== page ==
This refers to the controls that government has on the price in a country. This is necessary, because, unless price is controlled, there is bound to be inflation and then economic instability. Further in Indian context, nearly 35% of the population is living below the poverty line. They do not have any permanent employment. Especially the rural poverty is very serious. To overcome this situation, the government resorts to price control policy.

One of the most important economic policies is the technology policy.  Improvement in technology is a condition for growth and survival in any organization.

The government keeps on changing these policies from time to time in view of the developments taking place in the economic scenario, political expediency and the changing requirement. Every business firm has to function strictly within the policy framework and respond to the changes therein.

(c) Economic System: The world economy is primarily governed by three types of economic systems, viz.
i)        Capitalism economy;
ii)       Socialist economy; and
iii)     Mixed economy.

Capitalism is an economic system based on the principle of free enterprise. Individual ownership of resources is an important feature.   With control and command over resources, individuals can conduct any type of business. The object in such a system is to maximize private gains. Any type of enterprise or production of any commodity or service is permitted, so long it is wanted by the society.   In such a system the market forces determine the resource allocation and price.

In a socialist country, government can adopt licensing system and other types of regulations to prevent the emergence of monopolist and exploitative tendencies. Maximization of Community welfare is the objective than profit maximization. The resources are owned by the State or state owned institutions. Government decides the type of productive efforts to be permitted.

In a mixed economy, one will find the existence of both the private and public sectors. In such a system, the government will undertake the responsibility to build and develop certain sector activities and leave the other activities for the private initiative.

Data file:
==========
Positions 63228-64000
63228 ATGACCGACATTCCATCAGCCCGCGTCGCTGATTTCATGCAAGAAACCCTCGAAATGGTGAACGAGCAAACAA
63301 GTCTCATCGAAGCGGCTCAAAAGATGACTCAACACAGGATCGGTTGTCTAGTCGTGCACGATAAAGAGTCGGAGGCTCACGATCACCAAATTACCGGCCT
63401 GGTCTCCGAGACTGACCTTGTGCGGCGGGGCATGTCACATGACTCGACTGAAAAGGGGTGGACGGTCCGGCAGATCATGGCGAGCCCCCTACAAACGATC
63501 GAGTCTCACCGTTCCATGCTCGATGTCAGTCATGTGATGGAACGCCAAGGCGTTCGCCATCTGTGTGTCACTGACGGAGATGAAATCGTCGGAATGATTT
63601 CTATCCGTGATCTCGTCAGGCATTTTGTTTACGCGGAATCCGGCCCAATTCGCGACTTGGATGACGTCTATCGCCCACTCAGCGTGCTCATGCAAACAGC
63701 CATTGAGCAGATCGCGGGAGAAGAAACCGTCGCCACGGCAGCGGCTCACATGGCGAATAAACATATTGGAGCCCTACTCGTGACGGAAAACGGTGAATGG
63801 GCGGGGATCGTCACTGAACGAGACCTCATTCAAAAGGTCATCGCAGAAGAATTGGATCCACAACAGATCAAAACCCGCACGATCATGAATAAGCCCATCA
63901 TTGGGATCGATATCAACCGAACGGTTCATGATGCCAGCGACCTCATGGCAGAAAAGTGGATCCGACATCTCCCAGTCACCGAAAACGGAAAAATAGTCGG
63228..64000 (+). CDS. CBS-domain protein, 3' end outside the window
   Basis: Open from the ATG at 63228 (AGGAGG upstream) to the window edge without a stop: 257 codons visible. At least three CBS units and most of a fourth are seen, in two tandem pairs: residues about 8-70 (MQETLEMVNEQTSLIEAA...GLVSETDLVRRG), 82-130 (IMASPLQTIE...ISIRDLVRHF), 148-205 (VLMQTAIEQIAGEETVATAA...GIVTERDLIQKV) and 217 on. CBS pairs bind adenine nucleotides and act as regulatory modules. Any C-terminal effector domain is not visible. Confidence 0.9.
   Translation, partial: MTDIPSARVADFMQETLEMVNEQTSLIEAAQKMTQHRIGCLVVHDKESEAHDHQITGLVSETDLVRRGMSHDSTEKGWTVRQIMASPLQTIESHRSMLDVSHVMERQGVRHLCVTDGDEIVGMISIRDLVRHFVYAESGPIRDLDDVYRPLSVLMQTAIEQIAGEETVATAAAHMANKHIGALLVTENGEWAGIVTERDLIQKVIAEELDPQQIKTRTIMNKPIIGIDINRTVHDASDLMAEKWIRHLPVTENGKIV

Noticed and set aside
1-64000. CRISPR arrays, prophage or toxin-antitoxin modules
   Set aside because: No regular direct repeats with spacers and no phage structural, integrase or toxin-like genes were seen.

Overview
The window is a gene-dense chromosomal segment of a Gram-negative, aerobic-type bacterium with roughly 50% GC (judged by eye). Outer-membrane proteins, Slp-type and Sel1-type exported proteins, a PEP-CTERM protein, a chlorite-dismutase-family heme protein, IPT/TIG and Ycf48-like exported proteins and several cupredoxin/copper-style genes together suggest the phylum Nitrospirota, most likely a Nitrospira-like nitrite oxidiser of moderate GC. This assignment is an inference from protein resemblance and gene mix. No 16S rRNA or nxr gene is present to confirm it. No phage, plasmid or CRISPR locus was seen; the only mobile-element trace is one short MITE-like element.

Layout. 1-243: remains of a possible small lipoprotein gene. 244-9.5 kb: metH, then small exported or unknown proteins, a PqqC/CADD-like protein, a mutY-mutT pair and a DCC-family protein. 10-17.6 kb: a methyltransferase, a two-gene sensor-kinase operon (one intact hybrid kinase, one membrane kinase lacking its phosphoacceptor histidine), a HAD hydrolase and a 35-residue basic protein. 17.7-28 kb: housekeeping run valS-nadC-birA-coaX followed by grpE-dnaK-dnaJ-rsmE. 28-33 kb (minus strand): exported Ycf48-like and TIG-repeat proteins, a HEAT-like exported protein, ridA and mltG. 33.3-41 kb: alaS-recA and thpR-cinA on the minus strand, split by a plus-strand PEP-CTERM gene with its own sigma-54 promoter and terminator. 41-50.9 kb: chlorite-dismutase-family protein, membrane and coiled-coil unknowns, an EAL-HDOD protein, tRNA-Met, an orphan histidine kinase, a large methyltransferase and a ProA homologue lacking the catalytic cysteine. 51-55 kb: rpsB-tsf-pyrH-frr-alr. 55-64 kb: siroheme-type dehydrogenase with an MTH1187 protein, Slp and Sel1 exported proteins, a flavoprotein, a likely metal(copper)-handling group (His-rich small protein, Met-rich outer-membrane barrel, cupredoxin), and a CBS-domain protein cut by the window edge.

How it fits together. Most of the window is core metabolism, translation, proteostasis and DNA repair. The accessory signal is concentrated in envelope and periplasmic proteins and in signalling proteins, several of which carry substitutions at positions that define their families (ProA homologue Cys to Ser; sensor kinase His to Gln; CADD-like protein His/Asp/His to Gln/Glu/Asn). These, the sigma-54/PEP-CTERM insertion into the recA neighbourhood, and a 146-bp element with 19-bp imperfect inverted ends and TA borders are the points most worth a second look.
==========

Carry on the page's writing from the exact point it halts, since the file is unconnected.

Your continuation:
Business Cycle

The business cycle is an alternate expansion and contraction in overall business activity, as evidenced by fluctuations in aggregate economic activity such as GNP, industrial production, employment and income.
According to J.M.Keynes “A trade cycle is composed of periods of good trade characterized by rising prices and low unemployment percentages, alternating with periods of bad trade characterized by fall in prices and high unemployment percentages.”
Phases of a Business Cycle: A business cycle will have 5 different phases or stages. They are
1)      Depression
2)      Recovery
3)      Prosperity or full employment
4)      Boom or overfull employment
5)      Recession

(1) Depression: During this period business activity in the country will be much below normal level. It is characterized by a short fall in production, mass unemployment, fall in prices, low wages, and contraction of credit, a high rate of business failures and an atmosphere of all round pessimism.

(2) Recovery: During this period business activity increases. The industrial production and volume of employment steadily increases. The prices and wages increases. The recovery may take place due to the following reasons:
•New government expenditure
•Exploitation of new sources of energy
•Investment in new areas
•Changes in the techniques of production